What’s true of all the evils in the world is true of the plague as well. It helps men to rise above themselves. All the same, when you see the misery it brings, you’d need to be a madman, or a coward, or stone blind, to give in tamely to the plague.” – Albert Camus,  The Plague.

In seven earlier posts1 I addressed some of the philosophical issues attendant to the Covid-19 pandemic just then starting and since dominating 18 months of our lives as a species. Starting in late December of 2020 the first of four vaccines was approved for emergency use by the United States FDA and by similar agencies in most other Western countries (Russia and China have also developed their own vaccines). Without getting into the details of the amazing effectiveness and remarkably limited danger of these vaccines, as a physician who has thoroughly reviewed the clinical trials and FDA panel review and monitored the continuously reported data, I can assure readers that these vaccines are every bit as safe and perhaps more effective than any of the other vaccines they have received during their lifetimes. The mRNA vaccines from Pfizer and Moderna are, in my opinion, scientific advances that will lead to Nobel Prize awards within ten years.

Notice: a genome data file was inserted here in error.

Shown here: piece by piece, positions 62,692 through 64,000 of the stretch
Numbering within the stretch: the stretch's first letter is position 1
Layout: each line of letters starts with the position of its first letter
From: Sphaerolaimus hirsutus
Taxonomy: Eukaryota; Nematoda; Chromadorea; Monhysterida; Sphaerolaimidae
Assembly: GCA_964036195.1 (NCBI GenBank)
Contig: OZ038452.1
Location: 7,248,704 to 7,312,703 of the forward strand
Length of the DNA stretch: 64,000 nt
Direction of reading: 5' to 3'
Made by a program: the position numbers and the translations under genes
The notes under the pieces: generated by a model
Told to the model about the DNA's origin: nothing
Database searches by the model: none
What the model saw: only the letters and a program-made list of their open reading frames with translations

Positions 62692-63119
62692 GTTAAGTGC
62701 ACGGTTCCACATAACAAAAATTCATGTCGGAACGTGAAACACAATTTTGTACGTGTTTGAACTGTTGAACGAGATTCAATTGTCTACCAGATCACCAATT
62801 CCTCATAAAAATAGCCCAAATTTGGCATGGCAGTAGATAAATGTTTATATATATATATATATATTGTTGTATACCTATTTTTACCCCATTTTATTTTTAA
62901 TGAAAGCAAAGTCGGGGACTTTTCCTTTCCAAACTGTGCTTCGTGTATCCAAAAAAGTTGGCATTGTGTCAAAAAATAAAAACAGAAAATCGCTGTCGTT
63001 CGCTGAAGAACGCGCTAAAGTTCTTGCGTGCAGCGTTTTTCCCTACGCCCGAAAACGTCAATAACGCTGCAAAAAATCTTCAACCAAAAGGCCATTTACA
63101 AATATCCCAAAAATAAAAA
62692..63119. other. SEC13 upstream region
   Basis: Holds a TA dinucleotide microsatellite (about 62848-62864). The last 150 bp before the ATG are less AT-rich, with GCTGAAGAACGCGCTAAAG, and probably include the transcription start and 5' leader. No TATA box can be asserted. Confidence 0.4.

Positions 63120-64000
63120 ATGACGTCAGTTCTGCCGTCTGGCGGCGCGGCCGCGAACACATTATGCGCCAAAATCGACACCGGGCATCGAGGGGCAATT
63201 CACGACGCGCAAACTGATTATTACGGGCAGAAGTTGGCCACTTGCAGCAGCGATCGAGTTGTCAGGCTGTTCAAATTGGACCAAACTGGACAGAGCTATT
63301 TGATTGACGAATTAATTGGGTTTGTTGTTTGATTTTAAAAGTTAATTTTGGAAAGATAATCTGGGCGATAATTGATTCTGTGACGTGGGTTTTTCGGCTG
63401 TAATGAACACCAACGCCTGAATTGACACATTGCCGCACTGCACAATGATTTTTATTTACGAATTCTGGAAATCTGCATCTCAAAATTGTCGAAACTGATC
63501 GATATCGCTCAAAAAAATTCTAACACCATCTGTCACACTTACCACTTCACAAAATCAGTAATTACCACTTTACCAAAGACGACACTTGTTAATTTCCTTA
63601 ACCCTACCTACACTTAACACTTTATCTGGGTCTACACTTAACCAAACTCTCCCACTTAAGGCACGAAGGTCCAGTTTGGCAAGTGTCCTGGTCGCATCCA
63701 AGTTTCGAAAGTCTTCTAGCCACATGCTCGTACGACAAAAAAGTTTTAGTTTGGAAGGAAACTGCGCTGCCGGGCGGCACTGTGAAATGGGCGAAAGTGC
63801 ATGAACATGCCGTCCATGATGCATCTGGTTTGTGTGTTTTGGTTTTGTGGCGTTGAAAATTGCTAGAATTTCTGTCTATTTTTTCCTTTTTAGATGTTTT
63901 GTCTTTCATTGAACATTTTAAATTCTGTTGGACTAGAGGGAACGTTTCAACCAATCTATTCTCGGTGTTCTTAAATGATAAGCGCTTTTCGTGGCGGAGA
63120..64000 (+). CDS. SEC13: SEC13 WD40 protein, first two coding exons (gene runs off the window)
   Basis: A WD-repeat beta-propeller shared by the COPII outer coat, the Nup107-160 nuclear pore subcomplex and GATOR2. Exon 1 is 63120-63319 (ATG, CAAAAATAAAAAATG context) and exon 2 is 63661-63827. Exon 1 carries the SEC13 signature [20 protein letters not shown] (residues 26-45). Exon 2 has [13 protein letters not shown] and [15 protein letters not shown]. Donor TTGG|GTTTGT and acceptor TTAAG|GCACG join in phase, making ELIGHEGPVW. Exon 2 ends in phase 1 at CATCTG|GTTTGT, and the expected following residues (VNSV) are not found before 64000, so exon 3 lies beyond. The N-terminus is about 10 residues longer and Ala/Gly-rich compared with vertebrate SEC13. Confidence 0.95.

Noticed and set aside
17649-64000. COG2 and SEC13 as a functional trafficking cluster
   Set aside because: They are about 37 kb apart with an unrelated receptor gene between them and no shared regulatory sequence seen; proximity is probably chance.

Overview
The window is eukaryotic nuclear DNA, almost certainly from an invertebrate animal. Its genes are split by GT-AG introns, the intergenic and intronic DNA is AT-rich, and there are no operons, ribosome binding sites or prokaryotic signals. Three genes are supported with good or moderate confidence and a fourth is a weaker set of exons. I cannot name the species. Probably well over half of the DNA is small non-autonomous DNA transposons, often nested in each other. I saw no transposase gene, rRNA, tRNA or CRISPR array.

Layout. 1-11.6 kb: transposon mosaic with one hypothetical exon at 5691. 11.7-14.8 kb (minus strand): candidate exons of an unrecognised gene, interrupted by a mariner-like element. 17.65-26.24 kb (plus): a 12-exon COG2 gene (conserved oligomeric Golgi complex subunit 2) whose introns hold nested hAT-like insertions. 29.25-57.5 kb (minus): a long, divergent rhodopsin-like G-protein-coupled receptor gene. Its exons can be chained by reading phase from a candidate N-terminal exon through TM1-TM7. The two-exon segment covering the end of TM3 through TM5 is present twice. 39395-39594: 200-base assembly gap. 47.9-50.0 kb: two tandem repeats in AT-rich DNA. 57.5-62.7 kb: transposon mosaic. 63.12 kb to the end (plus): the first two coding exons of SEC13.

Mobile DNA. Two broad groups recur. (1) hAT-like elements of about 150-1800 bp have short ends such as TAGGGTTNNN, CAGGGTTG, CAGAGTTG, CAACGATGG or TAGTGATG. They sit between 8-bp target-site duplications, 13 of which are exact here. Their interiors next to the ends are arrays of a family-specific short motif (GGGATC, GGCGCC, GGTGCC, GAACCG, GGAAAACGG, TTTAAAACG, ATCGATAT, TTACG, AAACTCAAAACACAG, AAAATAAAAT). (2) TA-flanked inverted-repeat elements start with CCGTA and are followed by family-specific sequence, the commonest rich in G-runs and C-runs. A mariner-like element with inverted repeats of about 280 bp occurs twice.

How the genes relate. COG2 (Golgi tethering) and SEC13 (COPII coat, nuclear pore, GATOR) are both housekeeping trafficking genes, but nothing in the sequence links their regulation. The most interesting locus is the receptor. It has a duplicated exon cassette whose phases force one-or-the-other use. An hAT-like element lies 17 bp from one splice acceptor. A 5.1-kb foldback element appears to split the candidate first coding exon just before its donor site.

Our emphasis today however is on the ethics of a decision to receive or to decline vaccination. Before we address that, a little review is in order. Covid-19 is a member of the coronavirus group which includes some minor longstanding cold viruses. In 2002 a dangerous form, SARS or Severe Acute Respiratory Syndrome appeared in China, infected about 8000 persons and caused 774 deaths. In 2012 MERS or Middle Eastern Respiratory Syndrome appeared in Saudi Arabia and infected about 2500 patients causing 886 deaths.2 Covid-19 which appeared in China in late 2019 was thus the third of these mutated coronaviruses, but this time was much more infectious striking over 178 million people and killing nearly 4 million worldwide. This translates into about a 2.1% mortality, though it is likely lower due to underreporting of mild and asymptomatic cases. However the mortality rate varies dramatically by age from less than one in ten thousand for children to perhaps 10-15% in octogenarians. Full vaccination reduces the number of identifiable cases by 95-99% and essentially prevents all deaths. Minor side effects from the vaccines are common, but serious harm or death are less than one in one million, and to my knowledge, no vaccine related deaths have been attributed to the mRNA vaccines.

So what is the ethical calculus on receiving the vaccine or having your child vaccinated? We have seen virtue in general applies to four levels of reality – internal, proximate, societal, and cosmic – of which the first three pertain here. We will explore these next time.

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1See Suffering – The COVID-19 Pandemic – Parts I-V on this site 4/8/20, 4/10/20, 4/13/20, 4/15/20, 4/17/20, 4/20/20, and 4/22/20.

2See SARS Basic Fact Sheet and MERS Basic Fact Sheet at